'Some day you're going to regret this': CNN anchor clashes with Trump campaign lawyer over 'fake news' attacks
CNN presenter Brian Stelter and Trump attorney Jenna Ellis argue over allegations of "fake news": CNN
CNN presenter Brian Stelter and Trump campaign executive legal advisor Jenna Ellis traded barbs on Sunday during a section where Mr. Stelter predicted that the president's advisors would one day regret their strategy, reverting to traditional integrity To attack media.
When Ms. Ellis mocked the "fake news media" as a "dealer of false information", Mr. Stelter interrupted her with a plea for her future self not to use such terms.
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"You understand that one day you will regret it, will you? One day you will regret it when your children and grandchildren look back on that time and you use bows and smear us as messages that harm news agencies," said Stelter when he and Mrs. Ellis were talking about each other.
"I think if we just sit down and talk about it in 10 or 20 years, you will find out how harmful it was. How harmful it was to use terms like 'bad news' to attack journalists who are trying to do their jobs "said Mr. Stelter.
Ms. Ellis, who has been working for Mr. Trump's re-election campaign since last November, shot straight back at Mr. Stelter and said he and his colleagues were not journalists, but activists with badly hidden motives.
This is especially true of their constant use of the term "fake news" to belittle real news agencies and destroy trust
"You understand that one day you will regret it, don't you?" - Brian Stelter, Trump campaign legal advisor, Jenna Ellis
5:10 p.m. - June 14, 2020
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"You are not trying to do your job - you are not a journalist, Brian. You are an activist. That is the problem. You have an agenda and your agenda is anti-Trump," said Ms. Ellis.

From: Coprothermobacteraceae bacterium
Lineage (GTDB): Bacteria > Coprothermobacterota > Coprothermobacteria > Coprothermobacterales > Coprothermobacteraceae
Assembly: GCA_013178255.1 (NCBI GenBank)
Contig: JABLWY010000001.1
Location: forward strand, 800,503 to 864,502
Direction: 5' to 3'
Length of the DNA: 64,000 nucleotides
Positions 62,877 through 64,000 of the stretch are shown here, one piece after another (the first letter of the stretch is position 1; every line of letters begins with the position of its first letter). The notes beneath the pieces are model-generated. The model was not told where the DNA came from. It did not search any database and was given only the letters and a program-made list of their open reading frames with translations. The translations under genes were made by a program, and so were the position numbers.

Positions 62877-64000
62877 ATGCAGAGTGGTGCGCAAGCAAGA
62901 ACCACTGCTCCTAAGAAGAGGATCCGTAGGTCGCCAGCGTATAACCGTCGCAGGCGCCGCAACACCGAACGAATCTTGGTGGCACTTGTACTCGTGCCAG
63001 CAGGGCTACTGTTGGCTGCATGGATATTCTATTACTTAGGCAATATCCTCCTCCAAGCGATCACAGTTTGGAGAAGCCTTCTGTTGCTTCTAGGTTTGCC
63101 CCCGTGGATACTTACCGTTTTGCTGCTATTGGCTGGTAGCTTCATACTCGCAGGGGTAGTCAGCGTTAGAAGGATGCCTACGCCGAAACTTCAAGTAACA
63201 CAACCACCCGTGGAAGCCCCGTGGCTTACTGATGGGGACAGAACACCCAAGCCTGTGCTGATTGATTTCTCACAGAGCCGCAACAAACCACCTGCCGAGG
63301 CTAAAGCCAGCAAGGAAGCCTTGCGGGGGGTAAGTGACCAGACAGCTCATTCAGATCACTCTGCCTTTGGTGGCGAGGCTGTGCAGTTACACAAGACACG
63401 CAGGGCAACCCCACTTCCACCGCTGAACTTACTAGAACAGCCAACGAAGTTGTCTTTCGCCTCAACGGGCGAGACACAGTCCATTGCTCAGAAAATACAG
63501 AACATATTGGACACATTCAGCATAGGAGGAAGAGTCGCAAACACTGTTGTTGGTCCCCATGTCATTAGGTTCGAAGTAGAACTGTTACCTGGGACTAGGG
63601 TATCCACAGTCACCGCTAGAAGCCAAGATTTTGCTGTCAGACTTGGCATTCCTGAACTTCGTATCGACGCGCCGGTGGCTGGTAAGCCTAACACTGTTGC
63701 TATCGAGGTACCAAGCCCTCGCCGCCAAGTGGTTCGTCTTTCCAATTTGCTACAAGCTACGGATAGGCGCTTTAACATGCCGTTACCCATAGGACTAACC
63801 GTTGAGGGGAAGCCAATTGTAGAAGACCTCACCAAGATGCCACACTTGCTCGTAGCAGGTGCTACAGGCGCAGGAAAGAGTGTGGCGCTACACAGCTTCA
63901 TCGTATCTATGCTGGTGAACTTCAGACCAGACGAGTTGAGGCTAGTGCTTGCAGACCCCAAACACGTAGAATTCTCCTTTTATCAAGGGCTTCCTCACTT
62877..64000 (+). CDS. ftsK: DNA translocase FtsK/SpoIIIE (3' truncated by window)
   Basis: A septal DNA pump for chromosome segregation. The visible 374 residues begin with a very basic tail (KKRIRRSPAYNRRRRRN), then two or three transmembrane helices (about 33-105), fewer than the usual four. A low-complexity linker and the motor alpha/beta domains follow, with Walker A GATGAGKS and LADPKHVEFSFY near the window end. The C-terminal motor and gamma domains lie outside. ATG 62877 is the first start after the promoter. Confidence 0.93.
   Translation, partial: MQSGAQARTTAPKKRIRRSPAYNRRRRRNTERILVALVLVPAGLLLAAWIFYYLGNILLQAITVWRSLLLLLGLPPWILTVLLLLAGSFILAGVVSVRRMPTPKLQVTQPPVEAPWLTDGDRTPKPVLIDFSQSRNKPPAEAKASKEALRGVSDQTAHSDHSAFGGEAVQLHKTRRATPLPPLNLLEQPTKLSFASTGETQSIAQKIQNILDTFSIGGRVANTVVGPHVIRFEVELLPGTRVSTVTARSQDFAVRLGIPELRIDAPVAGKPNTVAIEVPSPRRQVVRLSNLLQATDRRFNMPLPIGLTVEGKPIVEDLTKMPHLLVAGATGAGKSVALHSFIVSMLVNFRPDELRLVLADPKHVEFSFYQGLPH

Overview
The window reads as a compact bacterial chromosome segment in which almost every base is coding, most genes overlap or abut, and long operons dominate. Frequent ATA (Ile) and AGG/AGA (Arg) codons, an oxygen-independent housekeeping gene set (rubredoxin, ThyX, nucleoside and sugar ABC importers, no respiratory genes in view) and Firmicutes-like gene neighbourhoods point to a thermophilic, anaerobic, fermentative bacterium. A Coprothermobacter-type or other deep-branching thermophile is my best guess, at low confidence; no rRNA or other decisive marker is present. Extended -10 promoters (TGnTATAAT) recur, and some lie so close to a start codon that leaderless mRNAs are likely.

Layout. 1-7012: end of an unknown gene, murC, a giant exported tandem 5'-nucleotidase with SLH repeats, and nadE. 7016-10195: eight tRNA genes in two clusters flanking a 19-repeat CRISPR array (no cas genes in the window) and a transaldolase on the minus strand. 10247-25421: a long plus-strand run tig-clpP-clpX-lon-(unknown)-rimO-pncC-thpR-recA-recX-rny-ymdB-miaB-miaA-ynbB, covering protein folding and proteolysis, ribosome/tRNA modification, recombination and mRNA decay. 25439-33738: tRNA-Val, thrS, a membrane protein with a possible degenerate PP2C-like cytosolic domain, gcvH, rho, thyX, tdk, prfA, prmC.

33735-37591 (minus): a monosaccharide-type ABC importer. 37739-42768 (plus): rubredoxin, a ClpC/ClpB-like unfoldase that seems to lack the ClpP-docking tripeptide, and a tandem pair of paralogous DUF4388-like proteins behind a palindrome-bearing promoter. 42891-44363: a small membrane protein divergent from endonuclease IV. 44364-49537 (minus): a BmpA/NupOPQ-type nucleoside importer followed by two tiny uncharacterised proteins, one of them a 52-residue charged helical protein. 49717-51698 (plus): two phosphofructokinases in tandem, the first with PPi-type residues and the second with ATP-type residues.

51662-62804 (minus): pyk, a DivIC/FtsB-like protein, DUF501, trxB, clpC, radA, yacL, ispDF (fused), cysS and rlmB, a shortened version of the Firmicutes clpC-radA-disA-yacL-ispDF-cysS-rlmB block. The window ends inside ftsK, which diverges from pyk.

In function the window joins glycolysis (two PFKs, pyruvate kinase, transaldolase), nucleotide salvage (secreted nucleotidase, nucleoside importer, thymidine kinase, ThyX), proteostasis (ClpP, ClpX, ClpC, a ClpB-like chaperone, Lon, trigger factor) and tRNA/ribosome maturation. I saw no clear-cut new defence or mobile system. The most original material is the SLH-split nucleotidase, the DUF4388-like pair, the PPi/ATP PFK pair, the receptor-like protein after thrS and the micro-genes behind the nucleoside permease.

"The American people are going through this and are very grateful that this president is finally holding the fake news media to account for being activists. They don't report facts and truths," she said.
For years, Mr. Trump and the Republicans have used the term "bogus news" to describe the reporting they consider liberal liberal prejudice, even if the stories they denounce are factually valuable.
The 2016 presidential election saw an increase in fake news and disinformation made possible by social media, which many Democrats believe have influenced the election in favor of Mr. Trump.
While US intelligence agencies, led by President Vladimir Putin, have unanimously agreed to launch a comprehensive disinformation campaign to interfere in the 2016 US election, they cannot determine what impact the interference campaign may have on actual results.
Republican-led Senate intelligence committee concluded in 2018 that Putin wanted Trump to win, despite Trump's allies quickly indicating that he was also the victim of many bogus news items that went viral online.
Most recently, Mr. Trump reprimanded "The Fake News" after people who saw him cautiously climb a ramp after making the speech at the US Military Academy at West Point asked if he was healthy.
"The ramp that I climbed after my speech at the start of West Point was very long and steep, had no handrail and was above all very slippery," Trump tweeted on Saturday.
"The last thing I wanted to do was" fall "for the fake news to have fun. I ran the last ten feet on level ground. Momentum!" the president wrote.
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